The Divine Lamp

The unfolding of thy words gives light; it imparts understanding to the simple…Make thy face shine upon thy servant, and teach me thy statutes

Father MacEvilly’s Commentary on Romans Chapter 14

Posted by Dim Bulb on March 30, 2019

 ANALYSIS OF ROMANS CHAPTER 13
Scripture links are to the Douay Rheims translation

The Apostle devotes this chapter to the removal of a practical cause of some differences that existed between the Jewish and Gentile converts. Many among the former; not fully instructed in the faith, were inordinately attached to certain portions of the ceremonial law of Moses: and among the rest, they could not be brought to give up the distinction which the law made between clean and unclean meats, and thus abstained from partaking of the latter description of food. These observances were tolerated in the converted Jews, until such time as they should be more fully instructed, in accommodation to their weakness, and for the purpose of “burying the Synagogue with honour.”—(St Augustine). The same indulgence was never extended to the converts from Paganism (as is seen, Epistle to Galatians). The tolerated observance of these ceremonial ordinances was made the occasion of differences among the early converts. The Gentile despised the Jew for so doing, and had no regard to his weak conscience; while the Jew censured the other party as violating the law. In order to effect a reconciliation, the Apostle first recommends the Gentiles to instruct the Jews (verse 1); and, after stating the cause of difference (Rom 14:2), he recommends them to abstain from despising or condemning one another (Rom 14:3); to leave such judgments to God (Rom 14:4). And after giving another example of a cause of difference (Rom 14:5), he shows, that both may follow whatever opinion they please on the subject; that neither should be judged, since both intend the glory of God, as well in this point (Rom 14:6-7), as in all the other actions of their lives (Rom 14:8-9); and that all judgment belongs to Christ, to whom, therefore, it should be left (Rom 14:10-13). Having, in the preceding part of the chapter, cautioned the weak against unjust judgments, he now cautions the better instructed against giving scandal; he tells them to respect the consciences of their weaker brethren, and not induce them to commit sin, and violate conscience, by their example (Rom 14:13–22). He, finally, exhorts the weak not to act contrary to conscience, but in all their actions to have an undoubted conviction of the lawfulness of what they were about doing (Rom 14:23).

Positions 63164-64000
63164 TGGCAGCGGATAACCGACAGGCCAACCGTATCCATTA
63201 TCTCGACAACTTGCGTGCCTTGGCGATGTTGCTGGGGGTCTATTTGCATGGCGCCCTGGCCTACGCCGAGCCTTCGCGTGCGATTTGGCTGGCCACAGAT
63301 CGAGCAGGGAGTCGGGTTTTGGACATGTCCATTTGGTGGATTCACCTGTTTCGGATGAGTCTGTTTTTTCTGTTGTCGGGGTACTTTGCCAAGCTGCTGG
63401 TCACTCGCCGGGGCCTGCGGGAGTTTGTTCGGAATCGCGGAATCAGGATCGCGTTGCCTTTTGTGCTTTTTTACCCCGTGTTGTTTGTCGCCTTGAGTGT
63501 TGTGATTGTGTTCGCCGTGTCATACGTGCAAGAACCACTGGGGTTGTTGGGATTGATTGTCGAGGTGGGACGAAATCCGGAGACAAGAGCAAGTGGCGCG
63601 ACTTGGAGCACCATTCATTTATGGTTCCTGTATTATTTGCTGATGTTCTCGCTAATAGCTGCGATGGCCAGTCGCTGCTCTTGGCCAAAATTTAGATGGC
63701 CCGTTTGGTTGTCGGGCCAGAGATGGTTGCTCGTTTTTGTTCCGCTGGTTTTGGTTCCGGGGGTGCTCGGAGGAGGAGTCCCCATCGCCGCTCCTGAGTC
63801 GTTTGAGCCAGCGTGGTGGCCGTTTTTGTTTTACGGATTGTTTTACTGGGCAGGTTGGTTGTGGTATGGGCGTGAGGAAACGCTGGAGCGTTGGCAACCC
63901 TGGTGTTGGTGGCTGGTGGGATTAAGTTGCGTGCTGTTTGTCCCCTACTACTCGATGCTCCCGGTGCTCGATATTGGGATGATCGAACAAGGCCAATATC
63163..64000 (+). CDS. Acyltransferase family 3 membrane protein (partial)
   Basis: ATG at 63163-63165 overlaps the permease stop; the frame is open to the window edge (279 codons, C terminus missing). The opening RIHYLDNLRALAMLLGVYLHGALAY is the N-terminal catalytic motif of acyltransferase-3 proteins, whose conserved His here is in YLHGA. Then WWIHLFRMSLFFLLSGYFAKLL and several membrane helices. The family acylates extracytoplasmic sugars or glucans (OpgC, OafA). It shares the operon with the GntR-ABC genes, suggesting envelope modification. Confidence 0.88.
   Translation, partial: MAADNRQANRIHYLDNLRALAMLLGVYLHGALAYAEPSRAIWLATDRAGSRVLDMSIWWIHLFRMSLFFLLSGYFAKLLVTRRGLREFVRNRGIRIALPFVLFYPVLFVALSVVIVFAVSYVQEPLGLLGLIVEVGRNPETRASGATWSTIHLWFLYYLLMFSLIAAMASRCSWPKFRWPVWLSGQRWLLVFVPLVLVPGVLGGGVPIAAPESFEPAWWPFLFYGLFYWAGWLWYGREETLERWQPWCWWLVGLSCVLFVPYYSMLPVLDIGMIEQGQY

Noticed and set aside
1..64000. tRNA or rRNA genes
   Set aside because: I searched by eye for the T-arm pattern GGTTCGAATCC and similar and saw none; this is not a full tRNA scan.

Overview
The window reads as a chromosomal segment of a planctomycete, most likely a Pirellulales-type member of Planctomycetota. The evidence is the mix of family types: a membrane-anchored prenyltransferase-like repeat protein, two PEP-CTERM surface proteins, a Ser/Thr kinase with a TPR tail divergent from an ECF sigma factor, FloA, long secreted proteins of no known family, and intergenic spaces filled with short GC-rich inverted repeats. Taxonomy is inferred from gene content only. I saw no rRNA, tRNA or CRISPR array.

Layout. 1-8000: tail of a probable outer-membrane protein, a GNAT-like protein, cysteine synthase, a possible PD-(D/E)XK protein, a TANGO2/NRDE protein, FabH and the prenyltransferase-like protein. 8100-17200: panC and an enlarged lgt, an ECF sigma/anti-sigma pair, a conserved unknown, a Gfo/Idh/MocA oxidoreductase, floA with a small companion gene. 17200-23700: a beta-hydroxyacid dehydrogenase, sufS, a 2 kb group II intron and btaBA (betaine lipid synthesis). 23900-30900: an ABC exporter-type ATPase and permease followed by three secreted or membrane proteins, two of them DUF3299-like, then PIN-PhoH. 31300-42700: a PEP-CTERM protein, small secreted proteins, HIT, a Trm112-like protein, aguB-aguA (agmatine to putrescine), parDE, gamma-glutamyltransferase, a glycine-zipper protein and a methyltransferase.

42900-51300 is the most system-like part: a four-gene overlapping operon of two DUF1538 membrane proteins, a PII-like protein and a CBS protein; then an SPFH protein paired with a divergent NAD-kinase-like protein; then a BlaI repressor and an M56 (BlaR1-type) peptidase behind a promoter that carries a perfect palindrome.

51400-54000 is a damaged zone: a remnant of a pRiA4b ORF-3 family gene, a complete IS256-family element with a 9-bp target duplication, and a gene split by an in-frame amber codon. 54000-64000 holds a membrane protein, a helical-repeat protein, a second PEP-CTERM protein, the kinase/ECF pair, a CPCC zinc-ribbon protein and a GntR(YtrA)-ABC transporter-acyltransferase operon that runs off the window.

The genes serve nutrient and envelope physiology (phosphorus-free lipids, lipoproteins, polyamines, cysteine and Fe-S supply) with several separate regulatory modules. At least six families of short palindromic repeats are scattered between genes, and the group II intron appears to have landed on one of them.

COMMENTARY ON ROMANS CHAPTER 14
Text in pruple indiocates Fr. MacEvilly’s paraphrase of the scripture he is commenting on

Rom 14:1. Among the other duties of fraternal charity, you who are better instructed in the doctrines of faith, should take into friendly intercourse, with the view of charitably instructing them, such of your brethren as are still weak, and not yet fully instructed in the faith; and you should forbear contending in argument and acrimonious reasonings.

“Weak in faith,” i.e., not fully instructed in faith or with respect to the abrogation of the ceremonial law. “Take unto you,” i.e., admit to free and friendly intercourse, in order charitably to instruct him. “Not in disputes about thoughts,” μη εἰς διακρίσεις διαλογισμων, i.e., forbear disputing with him, and perplexing him by your untimely reasonings, lest you might increase his doubts, and drive him to apostacy.